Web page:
PRV Report Card: This Week’s Winners & Losers

obamacare logo  PRV Report Card: This Weeks Winners & LosersPR WINNER OF THE WEEK: “A” (PR PERFECT) to the Affordable Care Act, a.k.a. Obamacare, whose supporters, including its namesake, had reason to celebrate Monday when enrollments pushed slightly past the original sign-up target of 7 million. The nonpartisan Congressional Budget Office projected that target for initial sign-up period through March 31. Despite a horribly marred start and with withering opposition at every turn, the mandated healthcare program saw sign-ups somehow make their numbers. And while public opinion is still hardly enthusiastic, one poll did find for the first time that public support for the healthcare law surpassed opposition. Perhaps the rally will prompt lukewarm supporters to stop apologizing and start cheering.

  PRV Report Card: This Weeks Winners & LosersPR LOSER OF THE WEEK: “F” (FULL FIASCO) to General Motors’ chief executive Mary Barra, for a defense statement best summed up by “I don’t know.” As the head of GM faced a House subcommittee investigating what the car company knew and when regarding flaws that led to numerous deaths and injuries, Barra’s responses infuriated senators and the families of the deceased alike. PR is in freefall, and GM is still recalling millions of cars and facing possible criminal charges. In leaving Barra to claim ignorance or hang herself and her company, GM’s legal and PR teams register a complete fail.

  PRV Report Card: This Weeks Winners & LosersTHE PRV “THERE’S NO ‘THERE’ THERE” AWARD to Britain’s Daily Mail and Daily Telegraph, whose editorial boards told a parliamentary science committee they believe humans are negatively impacting global climate conditions. Really? That’s rather confusing considering, as the committee chairman put it, “some papers regularly give a platform to lobby groups or indeed conspiracy theorists – many not even qualified scientists – who pooh-pooh the evidence and attack UK climate scientists.” We are shocked, shocked, to find out that publications, looking to increase readership, might take one view in their papers while believing the exact opposite. Yawn.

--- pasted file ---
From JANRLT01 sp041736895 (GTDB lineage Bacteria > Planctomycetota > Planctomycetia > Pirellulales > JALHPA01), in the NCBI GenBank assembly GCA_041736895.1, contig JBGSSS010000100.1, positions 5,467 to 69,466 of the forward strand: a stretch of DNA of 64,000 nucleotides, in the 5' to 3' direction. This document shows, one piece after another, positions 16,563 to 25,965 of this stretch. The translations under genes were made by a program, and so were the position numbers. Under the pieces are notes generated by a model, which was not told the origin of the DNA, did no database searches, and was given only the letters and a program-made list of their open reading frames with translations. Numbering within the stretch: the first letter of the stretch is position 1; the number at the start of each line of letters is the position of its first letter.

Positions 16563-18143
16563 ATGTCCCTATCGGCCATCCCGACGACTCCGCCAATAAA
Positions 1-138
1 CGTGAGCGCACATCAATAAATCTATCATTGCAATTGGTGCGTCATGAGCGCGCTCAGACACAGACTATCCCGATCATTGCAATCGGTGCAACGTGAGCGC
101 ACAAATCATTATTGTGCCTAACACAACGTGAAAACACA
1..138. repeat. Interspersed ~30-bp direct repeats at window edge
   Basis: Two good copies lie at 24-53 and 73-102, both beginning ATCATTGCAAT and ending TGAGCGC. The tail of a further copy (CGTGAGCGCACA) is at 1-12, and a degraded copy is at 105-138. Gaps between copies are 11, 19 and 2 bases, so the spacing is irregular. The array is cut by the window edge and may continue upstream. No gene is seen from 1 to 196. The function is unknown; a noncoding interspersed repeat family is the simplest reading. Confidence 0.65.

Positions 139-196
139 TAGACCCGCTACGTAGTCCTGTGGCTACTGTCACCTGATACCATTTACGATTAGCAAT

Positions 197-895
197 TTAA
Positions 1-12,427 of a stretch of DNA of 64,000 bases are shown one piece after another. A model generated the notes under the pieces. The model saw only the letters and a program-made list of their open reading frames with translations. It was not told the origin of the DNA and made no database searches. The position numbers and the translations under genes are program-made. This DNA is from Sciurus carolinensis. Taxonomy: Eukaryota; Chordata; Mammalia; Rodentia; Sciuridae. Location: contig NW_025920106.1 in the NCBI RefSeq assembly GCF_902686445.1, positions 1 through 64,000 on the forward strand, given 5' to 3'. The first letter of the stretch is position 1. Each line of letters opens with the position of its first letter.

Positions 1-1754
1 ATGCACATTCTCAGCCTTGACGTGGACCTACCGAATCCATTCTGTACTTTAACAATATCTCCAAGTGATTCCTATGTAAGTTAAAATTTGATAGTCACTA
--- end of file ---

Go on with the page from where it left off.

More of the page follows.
Shadow Over GM Recall Grows Longer

 Shadow Over GM Recall Grows Longer

THE PR VERDICT: “D” (PR Problematic) for GM.

The news from General Motors continues to get worse. Last month the carmaker began a worldwide recall of over one million of its vehicles, including the Chevrolet Cobalt and Saturn Ions, due to faulty ignition switches that resulted in 12 deaths. Then, a federal review of those GM vehicles dating from 2003 to 2012 found that faulty airbags were responsible for an astonishing 303 deaths.

Lawmakers are pressing for answers as to how long GM knew about the issues and what they did about them. GM’s answer has been to launch what chief executive Mary T. Barra calls an “unvarnished” investigation. Leading this investigation will be the law firm of King & Spalding – the same firm that had been defending GM in wrongful death lawsuits.

Conflict of interest? Whether it will be in reality or not isn’t really the question. The firm will have to do enough digging to preserve their reputation while still being able to call GM one of their main clients. But if anyone asked internal PR what this move would look like to the outside world, GM apparently ignored that information as well.

THE PR VERDICT: “D” (PR Problematic) for GM.

THE PR TAKEAWAY: Even in times of triage – perhaps especially so – appearances matter. When faced with a product issue that has resulted in death, companies must quickly go into damage control. The smartest take immediate measures to prevent further injury or loss of life, own up, and set their PR firms to work on image rebuild. In GM’s case that time is over. And ironically, the company’s goal – preserve the bottom line by presenting the image of taking action – can shoot itself in the foot with the implication of more coverups, this time by the company’s trusted law firm. It’s an action, but it’s hardly a strategy, and it may cause more damage than it controls.